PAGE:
The opinion of the court was delivered by: Joseph F. Bianco, District Judge
Plaintiffs Tyniera ("Tyniera") and Shanair ("Shanair") Hogan (collectively, "plaintiffs") commenced this action alleging claims pursuant to 28 U.S.C. § 1983 against Police Officers William Higgins ("Higgens") and Thaddeus Niksa ("Niksa") (collectively, "defendants") and the City of New York ("City").*fn1 Before this Court is a motion by defendants seeking to have the Court (1) make a pre-trial determination that they are entitled to indemnification by the City of New York, or, in the alternative, (2) have the jury determine if the officers were acting under the color of law and within the scope of their employment. The City opposes this motion, arguing that the Court should not determine a third-party crossclaim for indemnification prior to a decision by the Corporation Counsel on that issue after a review of the trial record and that such post-trial review should be by the Court, not a jury.
As set forth below, the Court concludes that, pursuant to substantive New York law, defendants' application to the Court for a ruling on indemnification prior to a decision by the Corporation Counsel is premature and the Corporation Counsel should not be required to make such a determination until he has had a reasonable opportunity to review the trial record. Moreover, the Court, not the jury, will review any challenges to the indemnification decision by the City. Therefore, the Court will retain jurisdiction to hear defendants' cross-claim, but will do so only after the City has had an opportunity to review the trial record (or a settlement agreement) and make its determination.
The instant case arises from an arrest of the plaintiffs in the vicinity of Guy Brewer Blvd. and Foch Blvd. in Queens, New York, on July 12, 2003, and the prosecution that followed such arrest. The evidence in the record is outlined in detail in the Court's Memorandum and Order, dated March 12, 2007, which denied the cross-motions for summary judgment. Thus, the Court presumes the parties' familiarity with the underlying facts of this case, as set forth in this Court's previous decision, and such facts are not repeated here.
On March 4, 2004, plaintiffs had a joint bench trial before the Honorable Joseph Zaya.*fn2 Judge Zayas found Shanair and Tyniera not guilty of disorderly conduct charges.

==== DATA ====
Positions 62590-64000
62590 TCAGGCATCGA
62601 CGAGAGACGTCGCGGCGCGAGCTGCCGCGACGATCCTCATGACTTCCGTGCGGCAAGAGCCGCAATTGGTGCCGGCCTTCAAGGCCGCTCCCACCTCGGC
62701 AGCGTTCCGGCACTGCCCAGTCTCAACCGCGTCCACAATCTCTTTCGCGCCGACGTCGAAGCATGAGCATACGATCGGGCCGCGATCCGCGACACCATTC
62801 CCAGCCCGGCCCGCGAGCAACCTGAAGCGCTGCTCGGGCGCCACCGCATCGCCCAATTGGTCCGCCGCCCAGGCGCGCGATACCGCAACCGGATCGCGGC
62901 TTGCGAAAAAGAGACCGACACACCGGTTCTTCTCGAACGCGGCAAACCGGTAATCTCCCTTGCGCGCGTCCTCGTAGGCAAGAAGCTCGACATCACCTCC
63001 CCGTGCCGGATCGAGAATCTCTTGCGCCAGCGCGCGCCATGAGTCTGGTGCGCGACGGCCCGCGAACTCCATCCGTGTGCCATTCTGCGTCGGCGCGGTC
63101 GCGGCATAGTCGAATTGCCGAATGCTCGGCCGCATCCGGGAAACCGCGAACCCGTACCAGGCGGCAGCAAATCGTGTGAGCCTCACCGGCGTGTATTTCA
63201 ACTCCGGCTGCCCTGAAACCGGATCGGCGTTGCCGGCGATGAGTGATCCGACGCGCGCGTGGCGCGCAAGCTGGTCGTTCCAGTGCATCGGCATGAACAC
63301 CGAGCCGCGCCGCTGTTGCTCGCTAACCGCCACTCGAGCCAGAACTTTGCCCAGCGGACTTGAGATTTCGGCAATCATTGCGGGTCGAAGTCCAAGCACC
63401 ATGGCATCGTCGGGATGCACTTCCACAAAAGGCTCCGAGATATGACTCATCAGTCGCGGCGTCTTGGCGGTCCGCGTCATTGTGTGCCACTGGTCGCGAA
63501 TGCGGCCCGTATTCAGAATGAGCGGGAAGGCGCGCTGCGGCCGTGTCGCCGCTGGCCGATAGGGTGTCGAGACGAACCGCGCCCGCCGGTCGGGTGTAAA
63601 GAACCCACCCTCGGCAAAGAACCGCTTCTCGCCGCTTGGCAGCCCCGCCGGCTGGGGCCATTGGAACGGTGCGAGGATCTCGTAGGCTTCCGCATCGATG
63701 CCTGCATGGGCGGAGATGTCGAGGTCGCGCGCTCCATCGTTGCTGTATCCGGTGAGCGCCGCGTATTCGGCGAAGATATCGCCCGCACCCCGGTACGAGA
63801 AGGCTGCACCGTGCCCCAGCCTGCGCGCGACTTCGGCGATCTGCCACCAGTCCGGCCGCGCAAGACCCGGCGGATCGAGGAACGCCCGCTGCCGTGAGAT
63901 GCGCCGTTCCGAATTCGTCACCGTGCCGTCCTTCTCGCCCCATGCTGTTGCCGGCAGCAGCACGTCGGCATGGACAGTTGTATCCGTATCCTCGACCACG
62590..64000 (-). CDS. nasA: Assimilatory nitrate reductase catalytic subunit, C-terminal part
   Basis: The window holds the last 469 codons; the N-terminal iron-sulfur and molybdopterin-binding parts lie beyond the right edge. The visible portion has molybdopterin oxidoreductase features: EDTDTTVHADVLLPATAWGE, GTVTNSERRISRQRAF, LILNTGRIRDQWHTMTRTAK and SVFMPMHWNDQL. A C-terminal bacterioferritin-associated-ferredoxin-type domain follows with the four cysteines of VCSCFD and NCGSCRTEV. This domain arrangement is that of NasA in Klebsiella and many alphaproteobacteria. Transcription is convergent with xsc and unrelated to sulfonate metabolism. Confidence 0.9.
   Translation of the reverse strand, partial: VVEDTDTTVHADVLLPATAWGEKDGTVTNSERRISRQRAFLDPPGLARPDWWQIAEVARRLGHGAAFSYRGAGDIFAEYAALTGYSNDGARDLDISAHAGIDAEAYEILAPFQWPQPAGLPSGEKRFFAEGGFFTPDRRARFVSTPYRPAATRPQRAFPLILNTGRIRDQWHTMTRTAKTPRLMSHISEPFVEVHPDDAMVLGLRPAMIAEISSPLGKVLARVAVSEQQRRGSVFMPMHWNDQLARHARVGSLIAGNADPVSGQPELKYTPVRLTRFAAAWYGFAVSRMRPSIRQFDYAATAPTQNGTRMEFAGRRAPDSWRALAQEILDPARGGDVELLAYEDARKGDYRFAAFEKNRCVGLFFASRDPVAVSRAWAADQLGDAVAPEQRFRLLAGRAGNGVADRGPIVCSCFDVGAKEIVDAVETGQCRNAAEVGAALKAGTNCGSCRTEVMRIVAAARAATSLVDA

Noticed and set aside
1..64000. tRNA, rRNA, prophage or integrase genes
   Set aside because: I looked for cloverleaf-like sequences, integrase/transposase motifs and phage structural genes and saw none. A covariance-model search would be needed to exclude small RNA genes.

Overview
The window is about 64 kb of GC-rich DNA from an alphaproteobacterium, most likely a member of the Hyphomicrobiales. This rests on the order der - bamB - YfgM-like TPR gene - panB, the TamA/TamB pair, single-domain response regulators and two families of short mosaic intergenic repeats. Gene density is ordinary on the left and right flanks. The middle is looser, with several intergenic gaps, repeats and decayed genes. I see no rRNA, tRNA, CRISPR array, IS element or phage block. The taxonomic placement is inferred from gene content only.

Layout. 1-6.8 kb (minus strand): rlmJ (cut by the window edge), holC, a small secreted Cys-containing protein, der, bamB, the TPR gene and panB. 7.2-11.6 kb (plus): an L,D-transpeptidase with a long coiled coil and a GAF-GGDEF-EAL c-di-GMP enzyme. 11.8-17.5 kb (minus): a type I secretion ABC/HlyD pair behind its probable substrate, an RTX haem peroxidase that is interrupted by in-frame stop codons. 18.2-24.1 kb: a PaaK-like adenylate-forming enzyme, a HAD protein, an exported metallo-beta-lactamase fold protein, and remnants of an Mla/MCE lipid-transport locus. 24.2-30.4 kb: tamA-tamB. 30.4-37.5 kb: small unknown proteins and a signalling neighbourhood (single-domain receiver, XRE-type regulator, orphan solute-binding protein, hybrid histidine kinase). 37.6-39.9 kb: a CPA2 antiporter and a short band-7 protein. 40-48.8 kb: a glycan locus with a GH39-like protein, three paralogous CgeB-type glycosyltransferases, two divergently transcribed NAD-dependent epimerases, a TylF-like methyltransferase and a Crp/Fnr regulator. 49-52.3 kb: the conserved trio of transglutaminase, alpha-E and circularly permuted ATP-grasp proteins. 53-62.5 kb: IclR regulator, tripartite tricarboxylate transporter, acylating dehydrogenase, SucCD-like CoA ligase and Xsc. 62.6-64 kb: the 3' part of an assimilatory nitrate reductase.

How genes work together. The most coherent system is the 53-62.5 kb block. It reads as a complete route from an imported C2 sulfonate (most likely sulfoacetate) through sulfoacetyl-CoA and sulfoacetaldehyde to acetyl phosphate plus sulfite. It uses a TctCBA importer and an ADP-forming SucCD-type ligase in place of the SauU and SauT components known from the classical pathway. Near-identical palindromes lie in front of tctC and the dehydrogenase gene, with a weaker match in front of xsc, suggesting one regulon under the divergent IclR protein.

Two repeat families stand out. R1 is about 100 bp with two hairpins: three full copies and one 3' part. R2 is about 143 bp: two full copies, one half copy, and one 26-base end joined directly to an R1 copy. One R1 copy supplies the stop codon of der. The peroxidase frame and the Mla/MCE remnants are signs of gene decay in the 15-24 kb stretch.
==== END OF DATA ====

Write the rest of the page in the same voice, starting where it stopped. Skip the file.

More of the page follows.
Plaintiffs then filed complaints against defendants with the N.Y.P.D. Internal Affairs Division and the Civilian Complaint Review Board ("CCRB"). The original complaints by the plaintiffs alleged abuse of authority and the use of excessive force. The excessive force allegations were found to be unsubstantiated, but CCRB did substantiate the abuse of authority allegations with respect to the initial stop of the plaintiffs by the defendants. The charges against defendants were dismissed after plaintiffs failed to appear on the trial dates set before the Departmental Trial Commissioner.
Plaintiffs commenced the instant action on August 1, 2004, against the City of New York and Police Officers Higgins and Niksa, alleging unlawful search and seizure, malicious prosecution, false arrest and false imprisonment, excessive force, and violations of their First Amendment right to freedom of speech. On December 21, 2004, defendants Higgins and Niksa filed their answer and a cross-claim for indemnity against the City of New York. Defendant Niksa also filed counter-claims against Shanair for assault and battery and for negligence.
On September 26, 2006, defendants moved for summary judgment on all of plaintiffs' claims, plaintiffs cross-moved as to defendants' liability, and Shanair moved to dismiss the counter-claim. By Memorandum and Order dated March 12, 2007, the Court denied all motions. Defendants now move for a pre-trial determination of their cross-claim against the City of New York on the issue of indemnification.
The issues presented before the Court are: (1) whether the Court should make a pre-trial determination regarding the thirdparty cross-claim for indemnification prior to a decision by the Corporation Counsel on that issue; and (2) whether, in connection with the indemnification issue, the jury should decide whether the ...